in 1970, Hunter S. Thompson met Ralph Steadman, a
Welsh artist looking for work in America. The two
were brought together through Scanlan's
magazine which had hired them to do a story about
the Kentucky Derby. Steadman's art became an essential
part of Thompson's work, and their unique partnership
culminated in Fear and Loathing in Las Vegas.
"He's had my drawings around the wall to write
to," says Steadman. "That's how necessary
I have been to his career, would you believe it? He
won't acknowledge that ever, that's the only thing.
Or if he does, it's begrudgingly." A book of
Steadman's drawings, Gonzo the Art,
is scheduled to appear this fall. When we asked about
his favorite adventure with Hunter, Steadman recounted
the following story.
and I never got proper journalistic accreditation
to go anywhere. Nobody was giving us passes to go
in here or there. We always had to somehow talk our
way in. We were total mavericks. We went to the America's
Cup, Rhode Island, in late 1970. The Gretel
and The Intrepid were the two boats
fighting it out—Australia versus America. It's
a long, boring race unless you're into yachting. But
these guys were serious seamen.
hate boats and was getting seasick all the time, and
Hunter gave me one of his pills which turned out to
be psilocybin, a hallucinogenic. And Hunter had the
idea that we had to do something, the two of us, to
make a story, because there really was no story. Also,
Scanlan's, the magazine that had sent
us there as our second assignment—the first
being the Kentucky Derby—was going bust. It
had gone through three quarters of a million dollars
of borrowed money in nine months, which doesn't seem
like much now maybe, but it was a hell of a lot then.
drug was taking effect, and I was quite happy to do
whatever Hunter suggested, and he said, 'There's a
couple of spray cans here, Ralph. There's red and
there's black. You're the artist. What are you going
to do with them?'
our idea was to take a little dinghy from the sloop
we'd hired. We'd had a rock band on board, but they
had long since left by the time we got to this stage.
They'd been on board for about four days, and it was
mayhem then. We had tried to get in and out of the
race so we could spoil it. It was a funny, terrible
thing to do, but we were journalistic vandals trying
to make a story out of being mischievous.
now our idea was to get in between the two racing
boats, The Gretel and The Intrepid,
in the moonlight. The drugs began to take hold, and
I could see streaks of red in the water—weird
flashes like the moon makes, but they had turned red
in the water. The moon was crystal clear—white—and
it was making jagged things in the water, like jack
knives. And I had these two spray cans and I was going
to write 'Fuck the Pope' so that in the morning nobody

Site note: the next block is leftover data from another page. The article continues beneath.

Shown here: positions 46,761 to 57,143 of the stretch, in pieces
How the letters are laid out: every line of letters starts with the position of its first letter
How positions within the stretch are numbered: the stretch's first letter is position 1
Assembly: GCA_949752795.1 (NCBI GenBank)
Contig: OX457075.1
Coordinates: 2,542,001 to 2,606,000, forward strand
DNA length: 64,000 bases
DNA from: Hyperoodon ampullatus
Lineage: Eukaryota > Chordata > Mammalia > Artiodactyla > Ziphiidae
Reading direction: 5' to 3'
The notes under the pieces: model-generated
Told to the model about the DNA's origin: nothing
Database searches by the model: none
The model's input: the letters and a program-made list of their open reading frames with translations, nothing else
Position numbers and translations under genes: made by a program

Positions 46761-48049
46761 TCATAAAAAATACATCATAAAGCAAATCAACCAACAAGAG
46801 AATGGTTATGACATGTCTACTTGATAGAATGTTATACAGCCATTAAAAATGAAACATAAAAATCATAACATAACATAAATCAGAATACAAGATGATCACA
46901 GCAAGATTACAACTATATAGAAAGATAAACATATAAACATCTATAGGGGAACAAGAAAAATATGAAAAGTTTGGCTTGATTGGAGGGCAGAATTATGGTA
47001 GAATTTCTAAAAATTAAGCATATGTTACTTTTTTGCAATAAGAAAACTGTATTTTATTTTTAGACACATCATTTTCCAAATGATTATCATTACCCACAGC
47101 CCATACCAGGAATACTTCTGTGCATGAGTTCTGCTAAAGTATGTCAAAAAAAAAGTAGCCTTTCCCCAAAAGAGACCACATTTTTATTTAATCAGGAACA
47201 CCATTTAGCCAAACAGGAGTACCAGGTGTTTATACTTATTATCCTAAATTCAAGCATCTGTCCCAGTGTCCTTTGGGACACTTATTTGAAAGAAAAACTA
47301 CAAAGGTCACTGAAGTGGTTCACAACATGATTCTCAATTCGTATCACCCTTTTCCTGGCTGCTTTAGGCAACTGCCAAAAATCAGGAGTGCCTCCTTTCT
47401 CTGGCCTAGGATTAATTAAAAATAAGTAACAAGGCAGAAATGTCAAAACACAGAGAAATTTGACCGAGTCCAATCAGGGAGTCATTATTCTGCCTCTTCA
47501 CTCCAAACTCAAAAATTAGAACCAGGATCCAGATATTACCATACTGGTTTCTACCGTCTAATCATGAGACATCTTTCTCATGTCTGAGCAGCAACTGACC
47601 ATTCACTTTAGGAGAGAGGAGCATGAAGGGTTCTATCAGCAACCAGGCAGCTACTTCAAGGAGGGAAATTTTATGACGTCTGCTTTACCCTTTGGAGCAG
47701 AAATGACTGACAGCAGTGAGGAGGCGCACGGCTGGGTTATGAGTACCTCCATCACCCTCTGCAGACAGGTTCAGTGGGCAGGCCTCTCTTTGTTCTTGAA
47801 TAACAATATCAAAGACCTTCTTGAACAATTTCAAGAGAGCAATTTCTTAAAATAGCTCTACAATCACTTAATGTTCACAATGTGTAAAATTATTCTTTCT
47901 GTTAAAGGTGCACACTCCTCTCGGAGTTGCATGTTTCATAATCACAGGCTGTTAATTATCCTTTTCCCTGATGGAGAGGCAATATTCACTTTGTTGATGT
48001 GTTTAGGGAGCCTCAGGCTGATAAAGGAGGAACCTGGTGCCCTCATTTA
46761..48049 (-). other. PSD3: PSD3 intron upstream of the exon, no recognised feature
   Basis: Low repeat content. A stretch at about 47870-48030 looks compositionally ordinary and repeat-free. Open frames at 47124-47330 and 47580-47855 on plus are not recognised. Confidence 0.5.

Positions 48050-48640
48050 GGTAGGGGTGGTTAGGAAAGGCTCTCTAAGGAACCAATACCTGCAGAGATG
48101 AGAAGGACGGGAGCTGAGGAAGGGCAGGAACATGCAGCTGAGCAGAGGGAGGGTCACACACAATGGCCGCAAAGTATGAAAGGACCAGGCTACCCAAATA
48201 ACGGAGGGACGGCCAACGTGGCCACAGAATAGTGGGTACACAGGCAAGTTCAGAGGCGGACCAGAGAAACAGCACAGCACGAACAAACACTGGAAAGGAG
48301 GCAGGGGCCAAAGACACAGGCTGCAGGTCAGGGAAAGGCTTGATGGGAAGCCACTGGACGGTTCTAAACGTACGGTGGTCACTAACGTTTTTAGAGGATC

would know the words were there until the boats came
out into the harbor and suddenly everyone could read
was the idea. That was a story.
you know how when you shake spray cans they go click,
click, click, click, click, click? Somebody heard
us and Hunter said, 'We've got to flee, Ralph! We've
got to flee! My God, there are pigs everywhere! We've
got to flee now! We've got to go! Otherwise there'll
be machine guns and all sorts of things happening!
Anything will be coming any minute now. My God, we've
got to go!'
he pulled on the oars in the dinghy and they came
out of the oarlocks and he fell back in the boat,
and there was all sorts of cursing because nobody
expected to see anybody there. Hunter was on his back,
and he said, 'Oh, we're just looking at the boats,
just looking at the boats.' And I had two spray cans
in my hands.
we got back to the boat with our little dinghy, there
was an alert around that something weird was going
took a flare gun, and he said, 'We failed, Ralph.
We failed. It's hopeless. The story's over. We're
finished.' And he shot these three flares up into
the air in the harbor, and they came down on other
people's yachts and set fire to things. The harbor
police were well taken care of looking after these
yachts with fires on them. People were screaming and
screeching and running about, and I was in a raging
state by this time. I was gibbering, and Hunter was
saying, 'That's good, Ralph. Keep going, keep going.'
He was writing down what I was saying.
we hitched a lift from a passing small boat to get
to the shore again with what was left of our baggage.
Some of my clothes had been taken, but I had my passport
and my ticket home. That's really what I was clutching.
It's a very strange kind of self-preservation. Hunter
always says he never leaves home without a return
was gibbering and in a hell of a mess. By this time
it was getting light and we found a coffee shop, and
Hunter was making frantic calls to Aspen to make sure
they knew he was on his way back from Boston to register
for the Freak Power vote in Aspen in 1970 which he
damned near won. That was for sheriff. He wanted to
rename Aspen Fat City and break up all the roads with
jack hammers and put down turf. That was his idea.
And any drug worth taking shouldn't be paid for, that
was another idea. It would have been a hell of a reign.
I got on a plane back to New York. I had managed to
keep my shoes, but I had no socks. I was a bit decrepit
by this time. I was palpitating enormously. I couldn't
sit down. At the time, they didn't have such serious
security measures on airplanes, so I stood up the
whole way. I couldn't close my eyes, because when
I did I saw purple pulsating flesh in front of my
eyes. It was a pretty hideous thing. So I had a bad
time with him generally in the early days. In fact,
I had a bad time with him most times. But it's always
been fun for some peculiar reason. It's a perverse
kind of fun."